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Common Signs of Sports Concussions in Adolescents

Posted By Regan Zambri & Long || 30-Jul-2014

As a parent of a child involved in one or more sports activities, would you know how to detect a possible concussion?

Understand the signs and symptoms of this potentially serious head injury to keep your kids safe and healthy.

After a forceful jolt, bump, or blow that causes trauma to his or her head, a child athlete may begin exhibiting changes in their thinking, behavior, or physical functions. Ignoring such signs and symptoms can exacerbate a concussion and put the athlete at risk for further injury.

How to Detect a Potential Athletic Concussion

Several signs may indicate a child has sustained a sports concussion. These symptoms include:

•    Sudden nausea or vomiting

•    Sluggishness or a sense of “haziness” or fogginess

•    Forgetfulness related to instructions or events before or after the trauma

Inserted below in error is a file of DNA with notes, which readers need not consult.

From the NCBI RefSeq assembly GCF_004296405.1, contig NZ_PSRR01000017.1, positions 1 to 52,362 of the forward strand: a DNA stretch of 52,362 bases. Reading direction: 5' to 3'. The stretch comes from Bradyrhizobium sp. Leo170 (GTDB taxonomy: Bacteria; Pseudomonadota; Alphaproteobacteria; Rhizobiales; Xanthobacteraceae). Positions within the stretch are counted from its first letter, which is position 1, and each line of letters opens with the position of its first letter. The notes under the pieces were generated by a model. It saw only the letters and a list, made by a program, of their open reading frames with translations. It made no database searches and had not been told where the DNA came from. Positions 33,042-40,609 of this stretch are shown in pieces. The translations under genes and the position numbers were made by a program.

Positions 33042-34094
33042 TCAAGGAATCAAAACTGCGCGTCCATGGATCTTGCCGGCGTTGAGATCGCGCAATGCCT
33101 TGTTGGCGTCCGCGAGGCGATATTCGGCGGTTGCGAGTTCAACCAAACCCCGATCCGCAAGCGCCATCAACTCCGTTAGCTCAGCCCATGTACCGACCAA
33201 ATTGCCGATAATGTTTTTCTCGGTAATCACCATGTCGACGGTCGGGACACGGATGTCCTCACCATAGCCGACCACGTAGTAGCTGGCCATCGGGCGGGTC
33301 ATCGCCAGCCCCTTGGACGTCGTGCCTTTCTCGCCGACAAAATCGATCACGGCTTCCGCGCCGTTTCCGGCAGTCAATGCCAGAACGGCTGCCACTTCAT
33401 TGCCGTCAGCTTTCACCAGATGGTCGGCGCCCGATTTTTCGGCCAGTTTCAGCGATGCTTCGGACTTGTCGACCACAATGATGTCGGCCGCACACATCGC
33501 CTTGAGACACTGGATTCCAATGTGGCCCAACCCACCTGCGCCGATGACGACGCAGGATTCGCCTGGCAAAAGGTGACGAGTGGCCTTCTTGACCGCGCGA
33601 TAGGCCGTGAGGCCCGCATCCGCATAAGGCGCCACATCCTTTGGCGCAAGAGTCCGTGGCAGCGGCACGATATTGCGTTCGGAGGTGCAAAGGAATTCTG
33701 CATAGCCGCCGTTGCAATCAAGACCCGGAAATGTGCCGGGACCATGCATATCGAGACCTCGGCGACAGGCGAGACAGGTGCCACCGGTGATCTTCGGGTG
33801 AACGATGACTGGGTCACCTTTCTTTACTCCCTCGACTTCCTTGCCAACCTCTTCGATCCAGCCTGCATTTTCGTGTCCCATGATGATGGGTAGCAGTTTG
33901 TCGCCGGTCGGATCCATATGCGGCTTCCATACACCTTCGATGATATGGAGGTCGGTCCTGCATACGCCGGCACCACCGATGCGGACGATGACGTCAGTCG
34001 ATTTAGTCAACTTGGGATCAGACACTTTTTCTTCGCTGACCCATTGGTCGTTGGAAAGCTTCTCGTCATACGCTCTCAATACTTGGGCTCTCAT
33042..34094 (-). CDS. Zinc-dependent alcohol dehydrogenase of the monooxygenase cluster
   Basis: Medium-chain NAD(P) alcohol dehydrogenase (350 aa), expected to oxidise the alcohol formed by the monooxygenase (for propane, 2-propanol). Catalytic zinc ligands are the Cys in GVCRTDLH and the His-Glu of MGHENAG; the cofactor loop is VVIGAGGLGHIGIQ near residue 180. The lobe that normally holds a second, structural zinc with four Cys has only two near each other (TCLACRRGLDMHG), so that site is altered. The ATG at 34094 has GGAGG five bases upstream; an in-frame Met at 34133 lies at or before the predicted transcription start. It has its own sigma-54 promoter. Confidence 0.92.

•    Loss of consciousness

•    Clumsy movement

•    Slow, labored speech

Should one or more of these indicators manifest in a child after a head injury, immediately remove him or her from play and seek medical treatment.

How Treatment Guidelines Differ between Children and Adults

Quick and thorough examination following a head injury is the best way to prevent lasting damage. Furthermore, new treatment guidelines from the American Academy of Pediatrics present differences in how adolescents heal from concussions compared to adults.

According to these guidelines, children under 18 years of age require an average of 7 to 10 days to recover fully from a concussion, a longer timeframe than that of the typical adult. As a result, adolescents with signs of concussion should stop engaging in activity immediately and not resume until whatever comes first – 24 hours without symptoms or a doctor’s permission.

Sports injuries may be common in young athletes, but with prompt and careful treatment, children can recover fully and return to their favorite activities.

Have the actions of another individual contributed to your child’s injury while playing sports? To learn whether you have a viable legal case, contact a Washington D.C. child safety lawyer.

Categories: Patient Safety
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